Bloomberg News

Cristiano Ronaldo’s Real Quest Menaced by Madrid Neighbor

May 22, 2014

Athletico Fans Wait For Their Title Winning Team

Atletico de Madrid's supporters wave flags of their team as they wait at Neptuno square to celebrate their Spanish league title, in Madrid on May 18, 2014. The rojiblancos, or red-and-whites, had a payroll of 55.8 million euros ($76 million), about a quarter that of Real Madrid last June, according to their latest accounts. Photographer: Curto de la Torre/AFP/Getty Images

Atletico Madrid is trying to put one over soccer’s establishment, again.

After beating Real Madrid and Barcelona -- the world’s richest soccer teams by sales -- for Spain’s La Liga title, it’s aiming to become the squad with the lowest payroll to win the Champions League since 2004, according to Bloomberg News calculations. Atletico faces Real Madrid in the final tomorrow at the Estadio da Luz in Lisbon at 8:45 p.m. local time.

At a time when a small group of clubs bankrolled by Arab sovereign wealth funds and Russian billionaires are dominating the $3.7 billion international player-trading market, Atletico’s run shows more modestly funded squads a way to prosper in the 32-team tournament, according to Jose Maria Gay, a Barcelona University professor who writes about team finances.

“They are showing you don’t have to be a superpower to be successful,” Gay said. “It gives everyone else hope.”

Atletico Madrid is controlled by Miguel Angel Gil, who took over as chief executive officer for his late father. It doesn’t have the prestige or multinational sponsors of Real Madrid and has struggled to get financing to compete during Spain’s six-year economic slump.

The rojiblancos, or red-and-whites, had a payroll of 55.8 million euros ($76 million), about a quarter that of Real Madrid last June, according to their latest accounts. Porto, then coached by Jose Mourinho, had a payroll of about 39 million euros when it won the 2004 edition.

‘Better Looking’

In March, Atletico midfielder Tiago Cardoso said some people see the team as “a sort of Robin Hood” that takes on more powerful opponents, referring to the English outlaw who stole from the rich to give to the poor.

While Real, which means royal in Spanish, is based on Madrid’s tree-lined main avenue, Atletico is next to a ring road in a working-class district in the south of the city. None of Atletico’s players have the same cachet as Real’s standout performers including FIFA world player of the year Cristiano Ronaldo.

“They know Real Madrid’s players are taller, richer and better looking than them,” said Miguel Angel Guijarro, co-author of the book “Legends of Atletico.”

Real Madrid, the record nine-time European champion, is among a few “super, super rich clubs” fueling a transfer market boom, according to Mark Goddard, who oversees transfer compliance and data for FIFA, the sport’s ruling body. The market, not including domestic trades, increased in size by 41 percent in 2013. Other big-spending clubs included Paris Saint-Germain and Monaco, owned respectively by the Qatar Investment Authority and Russian billionaire Dmitry Rybolovlev. Real is owned by its fans.

‘Funny Money’

“If you look at the top end of the market where all the funny money is, it’s like a yacht club; it’s very small,” Goddard said in a recent interview.

Atletico was a losing finalist to Bayern Munich in 1974. It held Barcelona to a 1-1 draw on May 17 to clinch its first La Liga title in 18 years. Its strength is the unity and discipline instilled by coach Diego Simeone, who played for the team when it last won the league in 1996, according to Jose Maria Amorrortu, a former youth-team coach at the club.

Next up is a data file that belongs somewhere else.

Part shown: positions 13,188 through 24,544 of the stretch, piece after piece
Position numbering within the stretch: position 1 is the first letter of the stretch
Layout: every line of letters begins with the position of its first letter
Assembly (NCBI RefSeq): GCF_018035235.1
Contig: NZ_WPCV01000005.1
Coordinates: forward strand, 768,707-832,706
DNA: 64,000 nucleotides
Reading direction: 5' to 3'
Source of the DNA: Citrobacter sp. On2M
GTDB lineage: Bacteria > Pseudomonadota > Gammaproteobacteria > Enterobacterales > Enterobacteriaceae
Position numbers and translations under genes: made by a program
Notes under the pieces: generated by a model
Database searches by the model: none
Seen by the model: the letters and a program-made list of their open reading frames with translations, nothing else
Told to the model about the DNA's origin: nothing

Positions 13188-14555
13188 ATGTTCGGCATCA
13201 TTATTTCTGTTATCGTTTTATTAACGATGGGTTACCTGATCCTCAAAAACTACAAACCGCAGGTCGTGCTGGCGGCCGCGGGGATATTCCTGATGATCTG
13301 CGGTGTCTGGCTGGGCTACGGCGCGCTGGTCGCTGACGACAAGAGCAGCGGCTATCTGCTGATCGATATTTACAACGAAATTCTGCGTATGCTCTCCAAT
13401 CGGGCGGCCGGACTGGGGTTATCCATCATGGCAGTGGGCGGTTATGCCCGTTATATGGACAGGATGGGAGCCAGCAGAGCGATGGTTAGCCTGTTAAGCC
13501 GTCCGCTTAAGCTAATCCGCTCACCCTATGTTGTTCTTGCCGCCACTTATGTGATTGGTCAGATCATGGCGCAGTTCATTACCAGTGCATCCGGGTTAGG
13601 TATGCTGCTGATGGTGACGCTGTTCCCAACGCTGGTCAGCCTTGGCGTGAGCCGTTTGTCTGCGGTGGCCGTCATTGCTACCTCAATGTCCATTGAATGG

“He has shown what you can achieve with hard work and humility,” Amorrortu said. Simeone’s team had the stingiest defense in La Liga, allowing only 26 goals in 38 games, 12 fewer than Real Madrid.

Simeone said he’s only once had the same dedication from a squad, in his early days as a coach with Estudiantes in his native Argentina in 2006.

“We had a group of players who wanted to fight to the death,” Simeone said. “I have the same feeling here.”

Bigger Teams

To be sure, Atletico’s team is gifted too. Players such as midfielders Jorge Resurreccion, known as Koke, and Gabriel Fernandez -- nicknamed Gabi -- could fit into Real’s squad because of their technique, said Amorrortu, who now works for Athletic Bilbao.

Several players, including striker Diego Costa, may leave for bigger teams including Russian billionaire Roman Abramovich’s Chelsea after this season as Atletico struggles to pay its debts. It had cash flow of 5 percent of its 543 million-euro debt last June, leaving it in the weakest shape of the eight Champions League quarterfinalists, Gay said.

According to Ronaldo, Real Madrid merits the trophy more than Atletico because it reached the semifinals in each of the previous three years. Ronaldo is seeking to add to his 2008 title won with Manchester United. (MANU:US)

‘Close to Winning’

“Real Madrid deserves the Champions League because what we have done the last few years,” Ronaldo said. “We’ve been close to winning a few times.”

Real’s last title was in 2002, when it beat Bayer Leverkusen in the final. It churned its squad by spending more than $1 billion since then. Ronaldo cost 80 million pounds in 2009, and winger Gareth Bale arrived for a similar fee last year.

Real has a 2-1-1 record against Atletico in domestic league and cup games this season. According to Amorrortu, the question tomorrow is whether Real’s expensive flair can beat Atletico, whose squad was assembled for less than the fee of Ronaldo or Bale.

“Sometimes the sum of the parts is worth more,” he said.

To contact the reporter on this story: Alex Duff in Madrid at aduff4@bloomberg.net

To contact the editors responsible for this story: Christopher Elser at celser@bloomberg.net Peter-Joseph Hegarty


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